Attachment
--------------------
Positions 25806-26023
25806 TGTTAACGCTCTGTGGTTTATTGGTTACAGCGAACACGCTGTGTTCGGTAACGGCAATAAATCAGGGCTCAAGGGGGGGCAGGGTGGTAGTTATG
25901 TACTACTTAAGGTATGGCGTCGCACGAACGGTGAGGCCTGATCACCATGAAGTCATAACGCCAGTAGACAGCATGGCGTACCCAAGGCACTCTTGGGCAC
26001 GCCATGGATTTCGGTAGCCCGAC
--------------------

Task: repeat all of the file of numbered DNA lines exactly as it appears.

Positions 25806-26023
25806 TGTTAACGCTCTGTGGTTTATTGGTTACAGCGAACACGCTGTGTTCGGTAACGGCAATAAATCAGGGCTCAAGGGGGGGCAGGGTGGTAGTTATG
25901 TACTACTTAAGGTATGGCGTCGCACGAACGGTGAGGCCTGATCACCATGAAGTCATAACGCCAGTAGACAGCATGGCGTACCCAAGGCACTCTTGGGCAC
26001 GCCATGGATTTCGGTAGCCCGAC